# Next steps
The algorithmic possibilities for piecewise linear and cubic spline approximation are explored in a different way in Van Loan {cite}`vanloanIntroductionScientific2000`. In that source, a binary search is used to find the interval for evaluating the piecewise polynomial interpolant.
Further details regarding the derivation of the cubic spline equations, with an emphasis on minimizing memory usage, may be found in a number of sources, e.g., Burden and Faires {cite}`burdenNumericalAnalysis2001`, Cheney and Kincaid {cite}`cheneyNumericalMathematics2012`, and Atkinson and Han {cite}`atkinsonElementaryNumerical2004`. Comprehensive theoretical results can be found in de Boor {cite}`deboorPracticalGuide1978`.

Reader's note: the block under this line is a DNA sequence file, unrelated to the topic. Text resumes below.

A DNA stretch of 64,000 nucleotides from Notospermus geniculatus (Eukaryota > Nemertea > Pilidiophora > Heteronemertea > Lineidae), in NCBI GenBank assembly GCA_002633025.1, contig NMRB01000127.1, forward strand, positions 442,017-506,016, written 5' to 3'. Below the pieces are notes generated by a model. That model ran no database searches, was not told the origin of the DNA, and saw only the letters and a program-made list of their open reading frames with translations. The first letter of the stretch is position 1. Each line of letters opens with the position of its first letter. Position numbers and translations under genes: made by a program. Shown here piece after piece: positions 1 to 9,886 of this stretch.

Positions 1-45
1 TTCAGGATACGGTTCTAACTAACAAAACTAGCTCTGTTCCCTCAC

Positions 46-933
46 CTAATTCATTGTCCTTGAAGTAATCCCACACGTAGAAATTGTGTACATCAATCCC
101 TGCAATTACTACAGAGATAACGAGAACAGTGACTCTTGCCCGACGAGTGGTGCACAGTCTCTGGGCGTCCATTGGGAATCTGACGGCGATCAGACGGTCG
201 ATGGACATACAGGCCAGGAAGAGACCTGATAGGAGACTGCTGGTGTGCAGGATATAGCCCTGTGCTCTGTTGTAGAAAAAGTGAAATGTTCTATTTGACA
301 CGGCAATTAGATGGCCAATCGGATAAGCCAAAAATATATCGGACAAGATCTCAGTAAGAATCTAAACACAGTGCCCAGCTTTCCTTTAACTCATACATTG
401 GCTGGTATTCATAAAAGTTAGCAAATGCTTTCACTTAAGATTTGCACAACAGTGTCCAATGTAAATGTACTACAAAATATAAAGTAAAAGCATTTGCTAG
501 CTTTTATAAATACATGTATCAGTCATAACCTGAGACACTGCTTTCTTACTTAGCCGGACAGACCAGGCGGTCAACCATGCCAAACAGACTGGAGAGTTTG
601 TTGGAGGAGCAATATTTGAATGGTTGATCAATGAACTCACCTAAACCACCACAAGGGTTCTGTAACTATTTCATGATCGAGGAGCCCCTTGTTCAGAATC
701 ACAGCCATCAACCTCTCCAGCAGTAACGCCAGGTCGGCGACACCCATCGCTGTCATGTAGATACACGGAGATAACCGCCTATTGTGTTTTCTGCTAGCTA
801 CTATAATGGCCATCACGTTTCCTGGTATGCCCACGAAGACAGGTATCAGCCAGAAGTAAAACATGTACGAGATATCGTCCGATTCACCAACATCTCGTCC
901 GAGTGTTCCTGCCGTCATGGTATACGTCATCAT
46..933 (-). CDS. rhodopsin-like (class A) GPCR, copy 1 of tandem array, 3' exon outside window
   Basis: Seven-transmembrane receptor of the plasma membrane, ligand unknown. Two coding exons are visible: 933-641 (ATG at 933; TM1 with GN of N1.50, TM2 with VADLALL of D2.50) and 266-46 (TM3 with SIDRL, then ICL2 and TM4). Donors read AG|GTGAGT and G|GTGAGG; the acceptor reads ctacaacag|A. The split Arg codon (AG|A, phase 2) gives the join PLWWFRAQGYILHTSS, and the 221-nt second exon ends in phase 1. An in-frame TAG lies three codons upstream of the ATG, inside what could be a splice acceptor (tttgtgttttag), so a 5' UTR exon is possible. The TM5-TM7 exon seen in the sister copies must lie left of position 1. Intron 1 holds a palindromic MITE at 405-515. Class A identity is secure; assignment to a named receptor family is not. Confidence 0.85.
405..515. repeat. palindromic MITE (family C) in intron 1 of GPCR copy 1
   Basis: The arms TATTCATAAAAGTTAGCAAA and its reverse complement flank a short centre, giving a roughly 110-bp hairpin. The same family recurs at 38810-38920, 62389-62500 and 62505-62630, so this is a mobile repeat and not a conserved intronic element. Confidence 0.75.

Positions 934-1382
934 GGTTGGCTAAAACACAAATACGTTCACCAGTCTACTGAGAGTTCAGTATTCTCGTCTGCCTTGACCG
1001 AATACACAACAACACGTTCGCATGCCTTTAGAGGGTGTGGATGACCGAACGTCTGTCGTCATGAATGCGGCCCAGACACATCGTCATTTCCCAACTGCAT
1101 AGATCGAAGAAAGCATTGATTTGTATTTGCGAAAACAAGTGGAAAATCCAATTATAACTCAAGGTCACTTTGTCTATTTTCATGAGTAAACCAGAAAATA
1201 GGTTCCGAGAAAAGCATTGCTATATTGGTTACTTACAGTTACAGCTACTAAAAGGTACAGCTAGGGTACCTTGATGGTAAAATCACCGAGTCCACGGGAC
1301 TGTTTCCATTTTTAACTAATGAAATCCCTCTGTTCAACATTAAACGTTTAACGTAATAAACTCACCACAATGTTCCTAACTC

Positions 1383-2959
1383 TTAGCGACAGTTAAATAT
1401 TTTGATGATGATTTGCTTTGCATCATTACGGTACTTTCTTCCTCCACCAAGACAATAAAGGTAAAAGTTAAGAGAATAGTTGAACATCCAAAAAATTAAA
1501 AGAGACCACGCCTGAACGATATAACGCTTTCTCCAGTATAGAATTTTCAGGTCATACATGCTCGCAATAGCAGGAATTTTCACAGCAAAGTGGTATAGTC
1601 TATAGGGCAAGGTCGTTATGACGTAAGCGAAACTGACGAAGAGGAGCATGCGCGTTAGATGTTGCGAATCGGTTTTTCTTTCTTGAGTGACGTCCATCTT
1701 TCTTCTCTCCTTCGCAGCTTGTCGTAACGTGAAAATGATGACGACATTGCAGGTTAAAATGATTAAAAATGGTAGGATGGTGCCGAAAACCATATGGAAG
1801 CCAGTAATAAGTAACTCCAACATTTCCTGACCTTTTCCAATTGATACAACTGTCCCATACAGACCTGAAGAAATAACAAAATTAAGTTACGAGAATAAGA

On a historical note, Carl de Boor was elected to several National Academies of Science (USA, Poland and Germany, e.g.) and was awarded the (USA) National Medal of Science in 2003 for his work on splines. Splines continue to be important for computer-aided design and computer graphics, among other applications.
An excellent and pragmatic introduction to finite difference methods is by Fornberg {cite}`fornbergPracticalGuide1998`. Numerical integration is a large topic unto itself; one longer introduction to it is by Davis and Rabinowitz {cite}`davisMethodsNumerical2014`.